Sleep deprivation is something that the majority of us (as teenagers, A-level students and sufferers of on-going existential crises) are accustomed to.
“I didn’t get enough sleep last night”
“I need to have a nap”
If we HWSF students (or, Harristocrats, as we should be called) were to form our own country, our national anthem would, no doubt, contain at least one of the three lines above. Although sleeping (among eating, drinking and getting rid of waste products) should, by default, be at the top of our biological agendas, it doesn’t seem to be at the top of our artificial academic/social agendas. Sleep is a biological process that we deny ourselves, for the sake of deadlines and parties, and subsequently obsess over.
Much research has been conducted into the importance of sleep, as well as how many hours of sleep we ought to be getting per night. On one end of the spectrum, some psychologists maintain that 9 hours of sleep is essential for the necessary restorative and memory consolidation processes associated with sleep to take place. Others argue that 6 hours per night should cut it, and the NHS suggests a figure somewhere in between the two. Anything below 6 hours is unhealthy, akin to starving oneself of food when hungry, or denying oneself water when thirsty (which, admittedly, is something I, and most of my fellow Muslim readers, do in Ramadan).
It shocks me when I read articles about entrepreneurs and senior officials who regularly get less than 6 hours of sleep per night, but still manage to perform at high (though not optimal) cognitive levels. Some of these high-flying individuals actually idealise this way of life, even though it can quickly lead to a state of burnout. Margaret Thatcher famously ran the country on around 4 hours of sleep per night, and (whether or not you’re a fan of her views and policies) she deserves some praise for this, especially since the human body is not naturally predisposed to resist sleep. Thatcher, like many of us today, prioritised work (and perhaps a fair degree of partying) over her slumber. But what are the potential long-term effects of going against our natural biological instincts in this way?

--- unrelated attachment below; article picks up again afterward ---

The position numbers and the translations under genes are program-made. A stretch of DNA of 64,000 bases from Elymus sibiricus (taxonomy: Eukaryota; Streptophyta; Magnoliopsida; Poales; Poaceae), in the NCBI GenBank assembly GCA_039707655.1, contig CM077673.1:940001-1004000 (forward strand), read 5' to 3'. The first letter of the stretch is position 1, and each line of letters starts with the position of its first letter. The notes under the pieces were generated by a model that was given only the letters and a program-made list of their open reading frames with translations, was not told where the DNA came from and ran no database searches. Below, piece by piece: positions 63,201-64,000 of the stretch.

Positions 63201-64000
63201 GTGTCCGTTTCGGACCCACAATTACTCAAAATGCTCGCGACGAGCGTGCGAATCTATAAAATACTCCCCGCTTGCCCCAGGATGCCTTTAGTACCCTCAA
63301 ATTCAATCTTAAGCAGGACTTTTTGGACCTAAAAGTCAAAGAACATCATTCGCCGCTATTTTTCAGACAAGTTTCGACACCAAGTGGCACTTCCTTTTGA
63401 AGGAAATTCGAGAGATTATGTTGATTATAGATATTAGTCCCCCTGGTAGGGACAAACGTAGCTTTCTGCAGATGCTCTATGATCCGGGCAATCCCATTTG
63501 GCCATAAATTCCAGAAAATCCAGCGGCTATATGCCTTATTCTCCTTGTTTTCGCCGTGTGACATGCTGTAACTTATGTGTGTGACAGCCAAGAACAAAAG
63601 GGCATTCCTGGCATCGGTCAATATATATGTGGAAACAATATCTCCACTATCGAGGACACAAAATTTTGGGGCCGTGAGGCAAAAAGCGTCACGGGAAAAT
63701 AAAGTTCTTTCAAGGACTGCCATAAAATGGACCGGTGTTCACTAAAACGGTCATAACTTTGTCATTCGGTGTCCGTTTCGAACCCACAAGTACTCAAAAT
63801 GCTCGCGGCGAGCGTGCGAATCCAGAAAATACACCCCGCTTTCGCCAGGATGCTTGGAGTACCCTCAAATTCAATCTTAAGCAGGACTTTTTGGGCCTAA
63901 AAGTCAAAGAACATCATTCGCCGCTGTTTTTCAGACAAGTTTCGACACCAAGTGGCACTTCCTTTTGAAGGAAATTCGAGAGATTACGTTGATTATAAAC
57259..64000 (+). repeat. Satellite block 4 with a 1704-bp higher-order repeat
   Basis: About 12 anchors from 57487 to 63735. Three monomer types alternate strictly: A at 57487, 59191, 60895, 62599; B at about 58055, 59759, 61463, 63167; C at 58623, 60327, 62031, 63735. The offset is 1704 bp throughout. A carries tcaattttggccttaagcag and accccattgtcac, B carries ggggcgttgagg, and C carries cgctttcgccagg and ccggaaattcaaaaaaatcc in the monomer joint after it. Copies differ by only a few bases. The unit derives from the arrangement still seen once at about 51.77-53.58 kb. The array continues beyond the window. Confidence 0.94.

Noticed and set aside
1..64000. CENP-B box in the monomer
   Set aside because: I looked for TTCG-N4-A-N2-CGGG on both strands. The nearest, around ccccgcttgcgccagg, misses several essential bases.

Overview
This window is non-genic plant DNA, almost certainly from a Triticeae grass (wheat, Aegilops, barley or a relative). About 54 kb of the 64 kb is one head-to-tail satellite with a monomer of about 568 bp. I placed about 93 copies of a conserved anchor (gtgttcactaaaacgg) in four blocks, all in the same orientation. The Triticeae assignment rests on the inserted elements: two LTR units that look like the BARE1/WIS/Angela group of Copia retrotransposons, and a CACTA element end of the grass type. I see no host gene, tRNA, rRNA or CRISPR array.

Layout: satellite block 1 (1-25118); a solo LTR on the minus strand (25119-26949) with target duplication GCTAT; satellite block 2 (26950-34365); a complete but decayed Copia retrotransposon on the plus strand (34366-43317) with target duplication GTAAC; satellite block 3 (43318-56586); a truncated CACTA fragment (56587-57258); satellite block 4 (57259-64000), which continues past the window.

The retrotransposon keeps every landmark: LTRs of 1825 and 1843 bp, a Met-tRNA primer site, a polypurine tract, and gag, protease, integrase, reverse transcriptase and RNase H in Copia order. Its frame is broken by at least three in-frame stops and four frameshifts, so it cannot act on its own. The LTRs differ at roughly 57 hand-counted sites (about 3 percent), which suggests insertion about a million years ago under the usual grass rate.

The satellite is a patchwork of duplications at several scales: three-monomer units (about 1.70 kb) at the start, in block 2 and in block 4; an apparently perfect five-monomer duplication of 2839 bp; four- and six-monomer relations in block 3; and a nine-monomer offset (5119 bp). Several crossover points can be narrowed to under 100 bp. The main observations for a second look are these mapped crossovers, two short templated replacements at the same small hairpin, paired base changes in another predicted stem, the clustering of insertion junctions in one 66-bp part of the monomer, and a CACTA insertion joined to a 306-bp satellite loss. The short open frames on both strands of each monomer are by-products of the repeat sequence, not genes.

Every body operates on the basis of an internal ‘clock’ (commonly referred to as a circadian rhythm). This system has a biochemical oscillating function, and is sensitive to environmental cues such as light and temperature. In the modern world, artificial lights (from streetlights to the blue light being emanated from whichever device you are reading this article on) are ubiquitous. This means that people are awake and alert for longer (and we have Thomas Edison, the inventor of the light bulb to thank for this) however this does not necessarily mean that we are being more productive.
Sleep deprivation causes a decline in human productive efficiency. This goes without saying: a lack of sleep can result in lower concentration levels at school, greater susceptibility to diseases (such as heart failure) as well general irritability, and lower energy levels. Some people might find puffy eyes attractive, but the rest of us know that good overall health and wellbeing is heavily reliant on getting a good night’s rest.
I guess that, by now, we should all be aware of this fact. The real issue lies in how we can overcome the obstacles that prevent us from sleeping adequate amounts in the first place: from stress to hyperactivity. Firstly, having anything that contains caffeine in the few hours preceding your bedtime (no, you’re not too cool to have a bedtime) is a terrible idea. Using your phone in bed, as tempting as it is to scroll through the profiles of people that don’t actually care about you, is also a bad idea. Making yourself tired before bed is a good idea: this can be achieved by being very active in the daytime. Exercise, studying, and socialising can all be used to achieve this form of exhaustion.
Essentially, the key is to press the reset button on your circadian clock. Perhaps consider planning an Exeat day or a holiday to completely exhaust yourself by working out (your body or your mind, though if you’re as athletically inept as I am, you’ll probably end up ditching the former for the latter). Sleep at a desirable time, wake up when your body feels like it should, and maintain a sleep routine. Your brain and body will thank you for doing this. A bonus feature is that (according to researchers at the Karolinska Institutet in Sweden) getting enough sleep can make a person more physically alluring.
Sleep is something the majority of us need to desperately need to catch up on; it is integral to maintaining good emotional and physiological wellbeing, and it isn’t for the weak.
It’s for the strong.
(I’ve mentioned the word ‘sleep’ twenty times in this article, so if reading this article doesn’t make you feel drowsy before bed, you’re a lost insomniac cause)